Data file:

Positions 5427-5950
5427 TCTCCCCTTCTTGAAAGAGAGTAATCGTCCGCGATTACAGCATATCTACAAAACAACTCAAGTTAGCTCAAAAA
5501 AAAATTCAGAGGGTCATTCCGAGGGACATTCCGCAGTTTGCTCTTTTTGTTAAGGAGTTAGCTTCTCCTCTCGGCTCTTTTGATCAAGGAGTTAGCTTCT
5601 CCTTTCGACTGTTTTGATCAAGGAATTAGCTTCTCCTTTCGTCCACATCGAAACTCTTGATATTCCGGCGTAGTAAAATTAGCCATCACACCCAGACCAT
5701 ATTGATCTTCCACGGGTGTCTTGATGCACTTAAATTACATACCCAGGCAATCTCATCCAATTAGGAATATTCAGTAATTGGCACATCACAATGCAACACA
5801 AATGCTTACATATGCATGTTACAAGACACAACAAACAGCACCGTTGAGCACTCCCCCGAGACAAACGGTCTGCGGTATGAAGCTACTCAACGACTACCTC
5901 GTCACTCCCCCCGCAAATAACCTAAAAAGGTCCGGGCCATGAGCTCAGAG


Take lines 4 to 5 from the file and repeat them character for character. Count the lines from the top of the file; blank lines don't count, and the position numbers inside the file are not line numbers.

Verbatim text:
5601 CCTTTCGACTGTTTTGATCAAGGAATTAGCTTCTCCTTTCGTCCACATCGAAACTCTTGATATTCCGGCGTAGTAAAATTAGCCATCACACCCAGACCAT
5701 ATTGATCTTCCACGGGTGTCTTGATGCACTTAAATTACATACCCAGGCAATCTCATCCAATTAGGAATATTCAGTAATTGGCACATCACAATGCAACACA